As a planner, I would refer to relevant statutory provisions to assess whether compensation was required (ie. In NZ, this would be s85 of the RMA). I would also consider whether regulatory chill could arise if compensation was made, as it could create barriers to imposing needed regulation on land use in the future.

    Reference: Bio-What? Preliminary Report of the Ministerial Advisory Committee, 2000

    ID: 1551226

  3. As a developer, I would argue that I require compensation because my property rights are infringed upon, and my ability to use or enjoy the land has been severely restricted. Furthermore, I would explain that the inability to drain the wetland undermines my prior investment in this property, and affects my potential derived income.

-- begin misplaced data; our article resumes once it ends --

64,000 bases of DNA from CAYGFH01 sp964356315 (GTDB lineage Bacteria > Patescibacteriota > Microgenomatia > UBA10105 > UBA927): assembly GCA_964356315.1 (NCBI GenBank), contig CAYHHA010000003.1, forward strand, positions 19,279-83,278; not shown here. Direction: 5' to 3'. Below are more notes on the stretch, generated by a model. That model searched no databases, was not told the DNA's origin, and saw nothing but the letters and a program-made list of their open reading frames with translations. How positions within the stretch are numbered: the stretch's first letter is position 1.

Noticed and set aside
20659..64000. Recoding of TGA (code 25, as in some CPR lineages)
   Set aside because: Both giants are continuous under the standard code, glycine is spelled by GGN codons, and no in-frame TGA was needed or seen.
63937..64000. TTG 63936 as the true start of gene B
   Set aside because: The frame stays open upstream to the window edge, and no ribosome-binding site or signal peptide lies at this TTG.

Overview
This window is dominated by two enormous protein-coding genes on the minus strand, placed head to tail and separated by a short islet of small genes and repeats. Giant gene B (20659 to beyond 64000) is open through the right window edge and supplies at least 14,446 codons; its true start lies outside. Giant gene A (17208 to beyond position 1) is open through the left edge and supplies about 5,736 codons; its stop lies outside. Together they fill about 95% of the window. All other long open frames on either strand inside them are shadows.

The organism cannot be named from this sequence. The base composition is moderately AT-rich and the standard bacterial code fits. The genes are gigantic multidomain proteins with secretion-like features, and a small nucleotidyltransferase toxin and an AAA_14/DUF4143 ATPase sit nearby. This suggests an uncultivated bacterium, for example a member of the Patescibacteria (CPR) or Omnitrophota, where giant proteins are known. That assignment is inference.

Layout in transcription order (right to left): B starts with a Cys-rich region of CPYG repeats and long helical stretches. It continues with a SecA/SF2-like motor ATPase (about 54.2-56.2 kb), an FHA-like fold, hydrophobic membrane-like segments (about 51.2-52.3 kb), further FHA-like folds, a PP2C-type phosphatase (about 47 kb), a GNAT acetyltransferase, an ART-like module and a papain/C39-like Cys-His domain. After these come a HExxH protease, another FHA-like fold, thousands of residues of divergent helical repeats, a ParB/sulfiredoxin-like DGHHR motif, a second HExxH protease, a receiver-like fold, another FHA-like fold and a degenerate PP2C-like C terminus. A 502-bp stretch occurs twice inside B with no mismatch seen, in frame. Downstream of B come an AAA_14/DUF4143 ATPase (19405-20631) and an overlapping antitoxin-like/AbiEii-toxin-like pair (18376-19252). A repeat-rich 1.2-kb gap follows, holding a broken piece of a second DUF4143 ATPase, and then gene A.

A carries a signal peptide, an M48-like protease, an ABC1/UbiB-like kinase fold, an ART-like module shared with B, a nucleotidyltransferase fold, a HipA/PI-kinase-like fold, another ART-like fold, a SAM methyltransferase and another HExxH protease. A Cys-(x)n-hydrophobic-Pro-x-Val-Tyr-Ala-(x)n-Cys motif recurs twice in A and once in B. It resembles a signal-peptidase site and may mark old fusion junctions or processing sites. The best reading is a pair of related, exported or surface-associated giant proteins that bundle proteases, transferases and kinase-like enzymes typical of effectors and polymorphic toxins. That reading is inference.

As a planner, I would assess to what degree the developer’s inability to drain the wetland would affect his initial proposal and whether that proposal could be easily tweaked to fit the current circumstances. I would also look at how significant the wetland is in terms of the size of the property and its location within it – compensation would vary if the wetland was huge and right in the middle, as opposed to small and in a corner.

    Tianhang Liu

  4. As a developer I would argue that I am being unfairly burdened for something that is a public good which the public through taxes and not myself as an individual should pay for. Therefore I deserve compensation which amounts to the loss in land value that I have experienced as a result of not being allowed to drain the wetland.

    As a planner I would argue that the council already helps developers by paying for the construction and maintenance of the infrastructure required to service the development (such as roads, the three waters and parks). Therefore if developers want a regulatory compensation scheme then it is only fair that they pay for the full wider costs of their developments.

    Chris Groom (2988294)